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2017-03-03 10:13:06
Darren Woods, Exxon’s New Chief, Begins to Make His Mark

HOUSTON — The executive wing of Exxon Mobil’s headquarters outside Dallas is nicknamed the God Pod because orders given by executives there can sometimes be as sharp as thunderbolts.

Darren W. Woods became the top god only two months ago, and he is just beginning to spread his wings. But there are hints of boldness mixed with the company’s traditional steadiness.

Even with a new administration in Washington far less interested in the problem of climate change, Mr. Woods has endorsed the Paris climate accord committing nations to cut greenhouse gas emissions and strongly reiterated Exxon’s support for a carbon tax. Weeks after he took over as chairman and chief executive from Rex W. Tillerson, who departed to become secretary of state, the company put a respected environmentalist on its board.

And perhaps most important, even as many of his top international competitors are cutting back investments, Mr. Woods is pushing ahead with promises of new drilling and refinery expansions.

“We are confident,” Mr. Woods said at Exxon’s annual analyst meeting at the New York Stock Exchange on Wednesday. “Our job is to compete and succeed in any market, irrespective of conditions or price.”

In his first major appearance since taking the reins, Mr. Woods spoke calmly and confidently to reassure investors by detailing a hefty increase in capital and exploration spending this year to expand reserves and production.

Mr. Woods did not announce any major shift in strategy. But he did offer details for the company’s ambitious plans to invest heavily through the end of the decade across the globe, from the shale fields of West Texas to deep waters off the coast of Guyana, with major production projects spanning Angola, Canada, Russia, Qatar and the United Arab Emirates.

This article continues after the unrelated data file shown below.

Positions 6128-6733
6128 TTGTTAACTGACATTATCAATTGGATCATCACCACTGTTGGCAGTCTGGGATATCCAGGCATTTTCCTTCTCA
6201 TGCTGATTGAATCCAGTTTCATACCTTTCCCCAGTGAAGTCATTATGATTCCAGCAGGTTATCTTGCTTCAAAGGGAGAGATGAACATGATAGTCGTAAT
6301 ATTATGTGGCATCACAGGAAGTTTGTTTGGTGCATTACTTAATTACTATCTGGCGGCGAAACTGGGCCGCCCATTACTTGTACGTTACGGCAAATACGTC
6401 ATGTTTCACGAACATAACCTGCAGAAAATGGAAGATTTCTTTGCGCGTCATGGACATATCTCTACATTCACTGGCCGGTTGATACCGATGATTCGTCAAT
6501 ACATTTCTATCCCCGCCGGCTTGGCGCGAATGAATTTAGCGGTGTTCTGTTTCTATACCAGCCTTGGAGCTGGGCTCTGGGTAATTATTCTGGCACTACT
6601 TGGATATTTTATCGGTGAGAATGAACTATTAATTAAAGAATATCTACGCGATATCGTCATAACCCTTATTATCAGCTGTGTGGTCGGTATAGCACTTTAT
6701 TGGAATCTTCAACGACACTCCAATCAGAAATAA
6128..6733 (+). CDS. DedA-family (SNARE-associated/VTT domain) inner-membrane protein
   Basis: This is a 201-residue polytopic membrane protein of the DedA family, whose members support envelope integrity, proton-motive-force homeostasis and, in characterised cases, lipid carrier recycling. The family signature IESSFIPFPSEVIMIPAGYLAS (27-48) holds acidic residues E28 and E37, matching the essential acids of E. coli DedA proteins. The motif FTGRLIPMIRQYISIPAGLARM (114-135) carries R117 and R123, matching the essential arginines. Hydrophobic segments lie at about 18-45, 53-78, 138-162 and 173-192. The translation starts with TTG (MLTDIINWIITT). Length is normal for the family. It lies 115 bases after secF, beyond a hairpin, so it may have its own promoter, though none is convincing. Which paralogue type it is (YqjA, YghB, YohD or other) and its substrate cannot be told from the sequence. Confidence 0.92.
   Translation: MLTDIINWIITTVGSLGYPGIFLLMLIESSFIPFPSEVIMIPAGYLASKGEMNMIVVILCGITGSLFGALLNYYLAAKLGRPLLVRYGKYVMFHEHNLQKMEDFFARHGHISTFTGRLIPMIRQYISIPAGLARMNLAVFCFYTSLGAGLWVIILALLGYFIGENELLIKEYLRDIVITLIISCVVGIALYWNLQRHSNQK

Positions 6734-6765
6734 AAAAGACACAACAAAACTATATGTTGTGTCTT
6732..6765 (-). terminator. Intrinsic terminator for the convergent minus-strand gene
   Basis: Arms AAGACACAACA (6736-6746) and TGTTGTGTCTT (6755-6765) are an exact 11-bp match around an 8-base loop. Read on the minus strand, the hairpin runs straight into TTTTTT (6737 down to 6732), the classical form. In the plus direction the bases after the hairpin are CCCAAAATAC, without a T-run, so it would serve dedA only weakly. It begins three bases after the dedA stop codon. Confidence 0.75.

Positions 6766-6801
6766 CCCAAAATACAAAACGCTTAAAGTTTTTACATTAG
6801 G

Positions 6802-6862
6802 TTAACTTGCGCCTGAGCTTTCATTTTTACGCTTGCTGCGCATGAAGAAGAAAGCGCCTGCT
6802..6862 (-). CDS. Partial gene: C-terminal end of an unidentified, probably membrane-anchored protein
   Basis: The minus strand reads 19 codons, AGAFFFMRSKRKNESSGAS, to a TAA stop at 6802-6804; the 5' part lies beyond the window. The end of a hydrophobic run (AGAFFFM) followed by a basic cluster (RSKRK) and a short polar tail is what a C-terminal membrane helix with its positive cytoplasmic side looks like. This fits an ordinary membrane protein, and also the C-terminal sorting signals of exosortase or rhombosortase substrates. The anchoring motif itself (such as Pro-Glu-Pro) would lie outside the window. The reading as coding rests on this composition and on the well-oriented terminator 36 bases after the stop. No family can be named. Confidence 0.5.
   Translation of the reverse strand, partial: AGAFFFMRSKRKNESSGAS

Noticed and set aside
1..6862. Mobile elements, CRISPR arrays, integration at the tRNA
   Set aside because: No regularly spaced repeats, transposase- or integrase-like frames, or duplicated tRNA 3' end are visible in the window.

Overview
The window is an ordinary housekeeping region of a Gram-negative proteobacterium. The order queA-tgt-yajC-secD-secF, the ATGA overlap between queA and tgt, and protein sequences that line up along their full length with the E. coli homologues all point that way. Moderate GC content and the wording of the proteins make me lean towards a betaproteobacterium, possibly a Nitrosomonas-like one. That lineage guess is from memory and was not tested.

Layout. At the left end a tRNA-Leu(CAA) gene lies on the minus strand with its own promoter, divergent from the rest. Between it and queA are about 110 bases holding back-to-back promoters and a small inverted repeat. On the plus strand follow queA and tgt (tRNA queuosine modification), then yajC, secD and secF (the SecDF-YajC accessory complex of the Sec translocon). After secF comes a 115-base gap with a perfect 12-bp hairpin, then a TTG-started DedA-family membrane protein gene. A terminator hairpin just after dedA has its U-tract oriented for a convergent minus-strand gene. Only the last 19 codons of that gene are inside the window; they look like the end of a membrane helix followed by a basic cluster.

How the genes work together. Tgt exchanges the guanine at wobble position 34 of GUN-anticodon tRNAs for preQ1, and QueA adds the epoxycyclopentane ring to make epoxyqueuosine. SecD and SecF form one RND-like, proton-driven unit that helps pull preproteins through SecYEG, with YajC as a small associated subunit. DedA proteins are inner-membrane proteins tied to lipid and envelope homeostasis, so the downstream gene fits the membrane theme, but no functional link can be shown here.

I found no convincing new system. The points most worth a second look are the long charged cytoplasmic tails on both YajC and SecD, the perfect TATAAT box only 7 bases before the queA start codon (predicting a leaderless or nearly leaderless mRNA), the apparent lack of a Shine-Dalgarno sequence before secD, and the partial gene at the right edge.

All told, he announced capital and exploration expenses of $22 billion in 2017, and those expenses are to expand to an average of $25 billion annually through 2020. That should help the company substantially increase reserves, and stabilize and potentially increase daily production of oil and natural gas to as much as 4.4 million barrels by 2020 from just over four million barrels now.

Mr. Woods takes over the top position in the company at a delicate time. Only seven years ago, Exxon had over $45 billion in cash, but it has been burdened by enough debt to lose its AAA credit rating last spring. Its annual profit of $7.8 billion last year was a small fraction of what investors had grown accustomed to.

“Exxon’s balance sheet is the worst in 35 years,” said Fadel Gheit, a senior oil company analyst at Oppenheimer & Company. “Their financial situation has deteriorated rapidly over the last five years, and this in my view is alarming.”

Mr. Woods added notes of caution in his presentation. Even with the partial recovery of oil prices in recent months, Mr. Woods suggested that many unpredictable market factors could take commodity prices higher or lower.

“Global supply remains dynamic, new projects are coming on line, OPEC production levels are changing, geopolitical uncertainties remain,” he said. “We continue to expect to see volatility in the markets.”